>> Friday, February 19, 2010
TITLE: The Sinister Touch
AUTHOR: Jayne Castle
SETTING: 1980s US
TYPE: Series romance
SERIES: 3rd in the Guinevere Jones quartet: follows The Desperate Game and The Chilling Deception.
REASON FOR READING: I wanted something short and sweet, and the first two in the series were good examples of early JAK.
Were They Dealing with a Demonic Cult or a Devilishly Clever Killer?As the previous two, this was a fun read, with a mystery in which our Guinevere gets mixed up and into which she drags along her reluctant PI boyfriend, Zach, as well as further development to their relationship.
GUINEVERE JONES - Being a good neighbor was easy when the window across the way framed a handsome young handsome young artist. But when she became witness to sudden violence in his apartment, it was only a hint of the trouble to come.
ZACHARIAH JUSTIS - He was up to his ears with an enchanting new client whena twitch of jealousy, the ticking of biological clocks, and a confrontation with mortal danger made him rethink his relationship to Gwen.
A slashed canvas, a pentagram streaked by a bolt of lightning, chilling blood rites - they lead Gwen and Zac into the dark heart of mystery where art, magic, and money weave a dangerous spell.
The mystery this time starts out with the defacing of a painting. The artist who's been working on it lives across the street from Gwen, and their polite nodding at each other every morning through the window has long aroused Zac's jealousy. The painting incident leads to Gwen and the artist actually meeting for coffee (leading to Zach gnashing his teeth even more), and to Gwen's insistence on helping solve the mystery (i.e. getting into trouble), much to Zac's disgust.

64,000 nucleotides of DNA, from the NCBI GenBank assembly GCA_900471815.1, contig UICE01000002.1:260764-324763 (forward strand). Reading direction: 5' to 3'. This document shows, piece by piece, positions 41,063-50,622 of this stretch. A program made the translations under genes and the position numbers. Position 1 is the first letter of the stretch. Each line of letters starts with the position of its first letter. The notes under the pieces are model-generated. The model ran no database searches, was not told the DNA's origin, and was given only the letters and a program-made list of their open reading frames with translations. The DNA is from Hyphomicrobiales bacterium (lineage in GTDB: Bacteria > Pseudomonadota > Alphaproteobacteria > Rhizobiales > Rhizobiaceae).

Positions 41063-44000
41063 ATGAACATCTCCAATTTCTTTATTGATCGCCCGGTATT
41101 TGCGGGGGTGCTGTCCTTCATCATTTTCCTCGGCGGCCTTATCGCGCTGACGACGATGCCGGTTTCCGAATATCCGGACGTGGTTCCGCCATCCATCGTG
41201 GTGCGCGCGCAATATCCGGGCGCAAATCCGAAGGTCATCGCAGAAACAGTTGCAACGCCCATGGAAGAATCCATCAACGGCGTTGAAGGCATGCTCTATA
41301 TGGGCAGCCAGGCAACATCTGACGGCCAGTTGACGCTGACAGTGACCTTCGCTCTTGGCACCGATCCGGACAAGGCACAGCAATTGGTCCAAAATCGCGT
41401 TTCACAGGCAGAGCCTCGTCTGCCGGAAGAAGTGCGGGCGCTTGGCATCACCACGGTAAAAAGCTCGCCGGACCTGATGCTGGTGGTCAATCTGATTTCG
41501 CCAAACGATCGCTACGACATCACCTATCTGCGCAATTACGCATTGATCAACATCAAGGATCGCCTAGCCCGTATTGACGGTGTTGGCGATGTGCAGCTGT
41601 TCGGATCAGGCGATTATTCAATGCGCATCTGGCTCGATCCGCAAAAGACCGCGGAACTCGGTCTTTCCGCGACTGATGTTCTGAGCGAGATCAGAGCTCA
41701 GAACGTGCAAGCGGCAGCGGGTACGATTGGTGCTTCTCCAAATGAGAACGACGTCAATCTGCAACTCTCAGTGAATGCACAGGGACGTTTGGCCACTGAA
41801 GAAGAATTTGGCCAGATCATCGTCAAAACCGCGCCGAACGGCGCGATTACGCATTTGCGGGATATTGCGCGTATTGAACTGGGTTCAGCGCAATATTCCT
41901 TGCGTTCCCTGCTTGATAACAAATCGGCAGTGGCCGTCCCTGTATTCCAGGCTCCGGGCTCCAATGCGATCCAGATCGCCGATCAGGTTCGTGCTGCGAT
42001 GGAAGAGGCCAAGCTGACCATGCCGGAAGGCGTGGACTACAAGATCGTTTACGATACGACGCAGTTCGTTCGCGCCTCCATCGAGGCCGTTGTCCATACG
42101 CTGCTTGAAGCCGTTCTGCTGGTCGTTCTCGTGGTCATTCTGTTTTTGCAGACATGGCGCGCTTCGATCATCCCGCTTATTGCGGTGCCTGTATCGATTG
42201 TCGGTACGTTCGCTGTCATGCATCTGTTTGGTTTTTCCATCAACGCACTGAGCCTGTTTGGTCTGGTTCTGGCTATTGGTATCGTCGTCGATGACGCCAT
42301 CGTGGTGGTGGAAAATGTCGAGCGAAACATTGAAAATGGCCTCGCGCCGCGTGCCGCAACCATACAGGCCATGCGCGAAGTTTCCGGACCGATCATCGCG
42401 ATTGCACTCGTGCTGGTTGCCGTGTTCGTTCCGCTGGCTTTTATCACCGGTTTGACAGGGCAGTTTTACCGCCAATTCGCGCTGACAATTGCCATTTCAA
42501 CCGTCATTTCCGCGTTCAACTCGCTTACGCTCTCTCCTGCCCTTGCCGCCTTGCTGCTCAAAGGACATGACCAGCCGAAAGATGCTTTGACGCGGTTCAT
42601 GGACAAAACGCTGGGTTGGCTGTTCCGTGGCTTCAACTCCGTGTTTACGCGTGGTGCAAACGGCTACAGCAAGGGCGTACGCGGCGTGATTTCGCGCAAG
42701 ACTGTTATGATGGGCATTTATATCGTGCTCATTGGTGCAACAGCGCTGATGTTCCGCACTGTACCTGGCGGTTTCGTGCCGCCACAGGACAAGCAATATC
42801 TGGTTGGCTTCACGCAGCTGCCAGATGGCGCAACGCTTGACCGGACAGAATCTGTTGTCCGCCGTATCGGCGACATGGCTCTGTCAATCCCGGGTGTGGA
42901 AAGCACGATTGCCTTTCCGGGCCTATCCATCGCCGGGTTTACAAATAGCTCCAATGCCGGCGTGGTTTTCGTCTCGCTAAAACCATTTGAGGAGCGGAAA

The mystery's pretty meh, nothing special, even though it involves supposedly "exciting" elements like weird Satanic cults and strange symbols. I think my main irritation with it was that Gwen comes off a bit TSTL, in her insistence on butting into something that doesn't concern her at all and which is likely to put her in danger.
The romance is more interesting and better done (I think I say the same in every single JAK review). Gwen and Zac's relationship has been developing since their first meeting in book 1, and it's progressing quite slowly. At the start of the book, Zac, especially, is struggling with how to get the relationship up to the level of commitment he would want.
It's all about biological clocks here (and I was very amused by the way the whole concept was treated as this newfangled thing that Zach has only now found out about and half doubts even exists). Zac suspects Gwen (who's getting a bit long in the tooth, being in her 30s *sobs*) might start wanting a child soon, and worries that if she does, she might not perceive him, the owner and sole employee of a struggling PI agency, as prime father material.
Gwen, meanwhile, is suspicious of Zac's latest client, a glamorous businesswoman who seems to be taking up too much of his time during non-working hours. And her suspicions are pretty much justified, because the woman has a fully operational biological clock of her own, and she certainly thinks Zach is suitable
I mostly enjoyed this part of the book. Some aspects of their relationship are a bit dated, like Zac's thinking that his role is to "lay down the law" to Gwen and "read her the riot act" when she "misbehaves". On the positive side, though, Gwen won't let herself be bullied, and just treats this part of Zac's personality as the throwback it is, as well as a manifestation of his insecurities regarding her. This made Zac's caveman instincts funny rather than irritating.
I'm looking forward to the final book in the quartet now, and won't let too much time pass before I get to it.
MY GRADE: A B.